Pure Cinema that is excruciatingly suspenseful. All is Lost is the Robert Redford lost at sea film, the beginning first shot is of his sailing boat getting shredding by a metal cargo container in the middle of the Indian Ocean. Redford, at 77, has almost no dialogue. But the miraculousness of his performance is how we can read the decision-making on his face the whole way. It’s as much a tribute to Redford’s rugged, weary performance as it is to the cinematographer Frank DeMarco and writer-director J.C. Chandor whom focus on Redford and his life-and-death ordeal.
This is truly a visceral film that relies on natural elements, that tells its story solely on visuals without the intrusion of dialogue (this is the essence of Pure Cinema). I want to now bring up the unusual topic of Sound Design by Steve Boeddeker, which is outstanding. No film has ever captured the essence of rough seas and tumultuous weather like this film. You can hear every whisk of wind, or thrash of weather hitting the cabin. It’s maybe every two or three years that I bother mentioning Sound Design in a review.
As his yacht floods slowly, Redford finds solutions that surprisingly work. Glue and burlap fill up a hole, a device pumps out water, and Redford climbs the mast to fix a radio antennae – the fall could kill him like so many other things. What makes “All is Lost” such a gasping experience is how his patchwork disintegrates away in the face of extreme Mother Nature especially when the yacht helplessly sails into a storm. From that point on, after the boat holds up in mere shambles, food is in short supply and supplies are squandered, to live through anymore to me would be punishing. Redford has the will to survive, so he does and faces residual punishment.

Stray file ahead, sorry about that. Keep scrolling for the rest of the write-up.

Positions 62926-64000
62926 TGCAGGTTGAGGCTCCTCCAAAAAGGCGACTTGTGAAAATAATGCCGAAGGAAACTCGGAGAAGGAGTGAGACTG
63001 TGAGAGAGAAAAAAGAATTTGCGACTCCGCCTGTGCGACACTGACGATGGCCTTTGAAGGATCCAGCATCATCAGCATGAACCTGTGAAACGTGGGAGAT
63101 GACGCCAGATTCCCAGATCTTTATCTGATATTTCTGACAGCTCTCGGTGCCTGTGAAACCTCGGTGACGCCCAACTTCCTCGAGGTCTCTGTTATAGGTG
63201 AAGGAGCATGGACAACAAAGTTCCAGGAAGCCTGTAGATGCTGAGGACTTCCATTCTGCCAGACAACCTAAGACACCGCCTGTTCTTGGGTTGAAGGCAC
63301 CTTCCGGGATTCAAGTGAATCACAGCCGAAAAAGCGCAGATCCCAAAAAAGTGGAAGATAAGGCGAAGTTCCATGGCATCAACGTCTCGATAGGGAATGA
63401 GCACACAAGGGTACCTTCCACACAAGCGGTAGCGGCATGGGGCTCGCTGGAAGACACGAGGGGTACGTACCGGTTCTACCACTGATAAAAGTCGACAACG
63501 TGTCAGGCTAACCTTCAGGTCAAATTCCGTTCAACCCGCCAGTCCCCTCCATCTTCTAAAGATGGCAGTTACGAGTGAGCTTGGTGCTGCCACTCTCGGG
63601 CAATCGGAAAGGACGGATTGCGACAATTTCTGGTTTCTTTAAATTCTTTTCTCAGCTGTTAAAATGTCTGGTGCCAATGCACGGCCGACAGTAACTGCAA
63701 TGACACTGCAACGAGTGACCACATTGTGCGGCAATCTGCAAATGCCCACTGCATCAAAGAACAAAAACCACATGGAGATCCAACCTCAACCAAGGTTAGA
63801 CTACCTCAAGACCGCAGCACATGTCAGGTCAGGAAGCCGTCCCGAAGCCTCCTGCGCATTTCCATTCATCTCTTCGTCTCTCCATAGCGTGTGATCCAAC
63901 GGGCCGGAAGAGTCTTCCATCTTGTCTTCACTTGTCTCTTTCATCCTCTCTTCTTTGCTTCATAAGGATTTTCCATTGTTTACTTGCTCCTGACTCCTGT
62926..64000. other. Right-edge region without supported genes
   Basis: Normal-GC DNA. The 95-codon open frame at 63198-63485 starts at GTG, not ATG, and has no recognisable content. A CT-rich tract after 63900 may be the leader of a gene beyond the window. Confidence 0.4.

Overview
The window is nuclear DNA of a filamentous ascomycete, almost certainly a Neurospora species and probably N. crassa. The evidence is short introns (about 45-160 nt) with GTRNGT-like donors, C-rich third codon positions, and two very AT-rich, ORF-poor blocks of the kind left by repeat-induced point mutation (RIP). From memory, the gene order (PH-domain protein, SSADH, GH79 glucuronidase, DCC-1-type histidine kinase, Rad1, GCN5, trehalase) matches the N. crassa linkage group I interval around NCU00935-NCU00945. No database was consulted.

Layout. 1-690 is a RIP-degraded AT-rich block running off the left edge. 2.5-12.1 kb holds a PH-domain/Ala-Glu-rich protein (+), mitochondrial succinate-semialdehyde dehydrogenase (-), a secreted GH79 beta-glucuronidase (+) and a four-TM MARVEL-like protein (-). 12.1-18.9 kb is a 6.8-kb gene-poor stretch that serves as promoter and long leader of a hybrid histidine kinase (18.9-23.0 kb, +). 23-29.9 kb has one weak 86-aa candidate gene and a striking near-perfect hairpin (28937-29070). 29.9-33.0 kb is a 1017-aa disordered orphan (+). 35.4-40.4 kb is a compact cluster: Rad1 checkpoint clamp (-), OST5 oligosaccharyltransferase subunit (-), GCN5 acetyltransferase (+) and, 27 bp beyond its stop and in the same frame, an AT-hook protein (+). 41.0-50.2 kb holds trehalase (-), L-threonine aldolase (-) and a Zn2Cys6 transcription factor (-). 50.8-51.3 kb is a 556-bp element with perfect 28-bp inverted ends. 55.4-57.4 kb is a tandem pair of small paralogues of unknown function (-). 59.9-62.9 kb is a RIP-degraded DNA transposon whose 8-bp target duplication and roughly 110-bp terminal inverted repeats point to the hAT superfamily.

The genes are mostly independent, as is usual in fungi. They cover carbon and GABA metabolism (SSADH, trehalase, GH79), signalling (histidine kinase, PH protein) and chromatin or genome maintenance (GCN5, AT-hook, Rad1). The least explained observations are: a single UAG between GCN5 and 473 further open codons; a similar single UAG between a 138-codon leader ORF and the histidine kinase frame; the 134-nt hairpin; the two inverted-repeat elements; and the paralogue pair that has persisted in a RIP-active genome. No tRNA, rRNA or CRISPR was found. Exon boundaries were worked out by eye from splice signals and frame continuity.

Survival films are one of my favorite unofficial genres, but this one is near the top for its canny matter-of-fact shooting style, its cruel twists of fate, the cap of limited words spoken, the fury of a very realistic storm – the scenery, the sounds, and that storm is pedigree for big-screen cinema! There have been underrated Redford performances through his career (“Out of Africa,” “The Natural,” “Downhill Racer”) but this is his career capper, his finest performance. Only when the worse of the worse happens – and a lot of bad things happen to Redford’s unnamed character – do we see a subtle light into his soul. Watch “All is Lost,” you’ll be gripped.
SUSPENSE-THRILLER / MOTHER NATURE / LATE NIGHT CHILLS